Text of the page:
Friday, 26 January 2001
Orson Scott Card: Ender's Shadow (1999)
Review number: 730
Ender's Game is one of the most popular and successful science fiction novels of all time. The sequels Card produced were less popular, though (or perhaps because) more adult and thought provoking. Now, Card has returned to the events of the first novel, and has written a companion to it rather than another sequel, retelling the same events from the perspective of another character, Ender's chief lieutenant Bean. The project was originally intended to let other writers set stories in the universe invented by Card, but he wrote the novel himself after becoming enthusiastic about the idea.
Basically, the two novels have the same plot - children trained in strategy to run an attack on the aliens known as the Buggers - with Bean's childhood taking the place of Ender's here. Bean is a nameless foundling, intelligent way beyond his years, who grows up in the street gangs infesting Rotterdam, which has a vast population of starving poor after being turned into somewhere for the world to dump refugees. Then he is noticed by a nun who is looking for the one who will be the saviour of the human race by leading the campaign against the Buggers, and is sent to the orbiting school which trains the children in strategy, principally through a team game which simulates tactical situations.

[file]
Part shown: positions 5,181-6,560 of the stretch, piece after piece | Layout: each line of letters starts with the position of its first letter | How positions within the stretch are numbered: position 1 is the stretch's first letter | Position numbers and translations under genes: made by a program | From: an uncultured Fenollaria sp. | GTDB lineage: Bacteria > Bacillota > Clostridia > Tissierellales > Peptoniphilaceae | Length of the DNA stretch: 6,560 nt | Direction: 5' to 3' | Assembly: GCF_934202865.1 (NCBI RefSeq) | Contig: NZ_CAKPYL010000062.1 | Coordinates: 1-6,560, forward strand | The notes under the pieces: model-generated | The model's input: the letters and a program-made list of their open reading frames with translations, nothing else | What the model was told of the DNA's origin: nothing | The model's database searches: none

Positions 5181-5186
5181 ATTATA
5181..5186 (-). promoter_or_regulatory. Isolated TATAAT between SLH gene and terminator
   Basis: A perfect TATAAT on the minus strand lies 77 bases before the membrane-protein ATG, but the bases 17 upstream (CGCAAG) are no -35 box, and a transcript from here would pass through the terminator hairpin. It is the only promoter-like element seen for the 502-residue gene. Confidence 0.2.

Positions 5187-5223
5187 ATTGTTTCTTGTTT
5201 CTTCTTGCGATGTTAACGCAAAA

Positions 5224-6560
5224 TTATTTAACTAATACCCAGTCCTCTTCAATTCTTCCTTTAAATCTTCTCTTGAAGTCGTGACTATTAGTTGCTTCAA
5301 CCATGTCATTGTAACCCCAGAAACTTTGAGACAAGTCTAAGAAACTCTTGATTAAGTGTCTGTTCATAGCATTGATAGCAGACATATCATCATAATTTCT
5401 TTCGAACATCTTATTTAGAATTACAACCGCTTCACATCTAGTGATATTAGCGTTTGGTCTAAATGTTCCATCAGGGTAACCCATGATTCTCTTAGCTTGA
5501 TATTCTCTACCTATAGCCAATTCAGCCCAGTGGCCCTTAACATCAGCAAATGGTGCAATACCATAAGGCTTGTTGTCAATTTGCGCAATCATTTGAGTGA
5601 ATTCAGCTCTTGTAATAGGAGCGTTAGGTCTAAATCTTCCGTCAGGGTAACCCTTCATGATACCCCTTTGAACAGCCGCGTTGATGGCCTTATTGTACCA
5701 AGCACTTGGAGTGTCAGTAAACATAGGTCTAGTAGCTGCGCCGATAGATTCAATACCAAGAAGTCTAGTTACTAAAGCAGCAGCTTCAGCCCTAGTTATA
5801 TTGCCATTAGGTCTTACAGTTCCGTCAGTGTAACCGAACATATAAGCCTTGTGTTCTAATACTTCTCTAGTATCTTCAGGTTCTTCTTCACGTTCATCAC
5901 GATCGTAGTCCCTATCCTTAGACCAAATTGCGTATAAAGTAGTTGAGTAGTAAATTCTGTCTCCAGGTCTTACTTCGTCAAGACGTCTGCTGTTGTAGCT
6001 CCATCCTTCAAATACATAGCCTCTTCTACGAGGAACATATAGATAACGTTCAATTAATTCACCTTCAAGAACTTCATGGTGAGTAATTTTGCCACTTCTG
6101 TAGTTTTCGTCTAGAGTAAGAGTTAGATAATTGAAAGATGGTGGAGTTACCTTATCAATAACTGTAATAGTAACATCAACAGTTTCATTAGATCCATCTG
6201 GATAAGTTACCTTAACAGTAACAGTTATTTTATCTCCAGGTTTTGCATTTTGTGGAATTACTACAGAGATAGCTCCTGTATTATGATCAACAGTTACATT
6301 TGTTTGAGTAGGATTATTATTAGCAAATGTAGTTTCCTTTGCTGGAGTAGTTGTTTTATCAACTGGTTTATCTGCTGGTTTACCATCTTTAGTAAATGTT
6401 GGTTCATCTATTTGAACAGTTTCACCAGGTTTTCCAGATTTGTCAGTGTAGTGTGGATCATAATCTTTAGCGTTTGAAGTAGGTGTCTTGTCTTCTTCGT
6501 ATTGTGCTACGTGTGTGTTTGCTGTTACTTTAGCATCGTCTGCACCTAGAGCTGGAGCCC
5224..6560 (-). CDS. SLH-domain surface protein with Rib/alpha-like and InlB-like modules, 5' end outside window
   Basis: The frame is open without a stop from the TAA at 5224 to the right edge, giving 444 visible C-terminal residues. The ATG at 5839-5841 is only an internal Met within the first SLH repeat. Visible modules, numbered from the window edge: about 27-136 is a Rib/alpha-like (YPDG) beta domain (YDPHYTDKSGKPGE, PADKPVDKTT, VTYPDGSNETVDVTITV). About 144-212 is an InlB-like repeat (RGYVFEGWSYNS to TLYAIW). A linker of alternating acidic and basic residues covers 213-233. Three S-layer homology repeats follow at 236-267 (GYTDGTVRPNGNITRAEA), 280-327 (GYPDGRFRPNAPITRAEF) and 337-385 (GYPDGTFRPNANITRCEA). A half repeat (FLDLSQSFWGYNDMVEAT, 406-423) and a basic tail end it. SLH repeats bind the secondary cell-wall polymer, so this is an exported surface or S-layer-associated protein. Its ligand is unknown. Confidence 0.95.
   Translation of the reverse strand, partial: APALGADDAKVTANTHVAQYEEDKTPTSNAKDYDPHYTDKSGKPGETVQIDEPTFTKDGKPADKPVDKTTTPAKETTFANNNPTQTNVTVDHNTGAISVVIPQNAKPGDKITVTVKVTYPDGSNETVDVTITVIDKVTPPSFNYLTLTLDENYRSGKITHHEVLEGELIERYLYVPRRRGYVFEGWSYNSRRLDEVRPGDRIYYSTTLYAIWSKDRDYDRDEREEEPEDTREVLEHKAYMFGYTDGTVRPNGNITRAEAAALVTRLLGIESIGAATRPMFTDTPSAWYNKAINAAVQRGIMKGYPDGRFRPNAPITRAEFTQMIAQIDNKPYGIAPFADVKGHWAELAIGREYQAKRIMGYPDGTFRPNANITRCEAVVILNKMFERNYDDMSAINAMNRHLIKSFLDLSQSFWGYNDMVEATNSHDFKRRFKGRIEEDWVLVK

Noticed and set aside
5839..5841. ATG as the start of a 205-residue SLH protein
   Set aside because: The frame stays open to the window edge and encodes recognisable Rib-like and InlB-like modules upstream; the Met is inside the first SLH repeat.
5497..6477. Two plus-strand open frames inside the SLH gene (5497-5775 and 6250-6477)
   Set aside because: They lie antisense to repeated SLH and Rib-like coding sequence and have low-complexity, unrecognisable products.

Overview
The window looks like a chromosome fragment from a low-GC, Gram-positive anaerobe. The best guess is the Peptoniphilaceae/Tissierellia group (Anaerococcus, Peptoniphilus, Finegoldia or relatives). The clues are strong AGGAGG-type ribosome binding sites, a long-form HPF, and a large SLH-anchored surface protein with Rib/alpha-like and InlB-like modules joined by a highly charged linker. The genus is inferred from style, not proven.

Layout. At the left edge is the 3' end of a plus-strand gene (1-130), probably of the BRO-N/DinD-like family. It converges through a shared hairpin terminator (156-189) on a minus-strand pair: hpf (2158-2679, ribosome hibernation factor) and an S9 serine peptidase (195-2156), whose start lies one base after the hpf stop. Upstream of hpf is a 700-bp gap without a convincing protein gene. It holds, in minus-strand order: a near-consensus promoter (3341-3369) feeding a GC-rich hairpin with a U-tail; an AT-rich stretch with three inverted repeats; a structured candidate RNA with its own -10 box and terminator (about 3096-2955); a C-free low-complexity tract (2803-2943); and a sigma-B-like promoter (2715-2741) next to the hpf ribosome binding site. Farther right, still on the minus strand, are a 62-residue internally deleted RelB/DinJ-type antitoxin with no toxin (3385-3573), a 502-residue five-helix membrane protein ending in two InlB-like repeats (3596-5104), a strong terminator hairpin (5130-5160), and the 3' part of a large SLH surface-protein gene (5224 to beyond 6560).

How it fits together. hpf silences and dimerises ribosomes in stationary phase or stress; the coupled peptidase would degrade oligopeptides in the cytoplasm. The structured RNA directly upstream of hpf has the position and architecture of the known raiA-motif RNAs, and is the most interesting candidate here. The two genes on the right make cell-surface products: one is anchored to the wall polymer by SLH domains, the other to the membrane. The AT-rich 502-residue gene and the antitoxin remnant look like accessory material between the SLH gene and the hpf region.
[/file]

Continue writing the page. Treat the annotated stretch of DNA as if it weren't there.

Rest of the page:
The best parts of Ender's Shadow are those which overlap with Ender's Game. That is partly because of the problems which Ender's Shadow has as a novel considered on its own. (That is, of course, difficult to do; it will always be compared to the better Ender's Game.) It lacks a certain freshness, sometimes just seeming to go through the motions. It is quite sentimental. Even in the Rotterdam gamgs, the children lack the believable nastiness present in, say, The Lord of the Flies. Card can write nasty children; in Ender's Game, the sibling rivalry between Peter and Ender Wiggin is an example, as is that between Calvin and Alvin in the Alvin Maker series. Here, however, even the serial killer Achilles does not provoke the uncomfortable reaction in the reader that he ought to. In addition, Ender's Shadow has a tacked on, sentimental ending, far less powerful than the remorse Ender grows into which fuels Speaker for the Dead.
If Ender's Game did not exist, this novel would be a reasonably competent piece of science fiction; but as it is, it will always be the poor relation of one of the classics of the genre.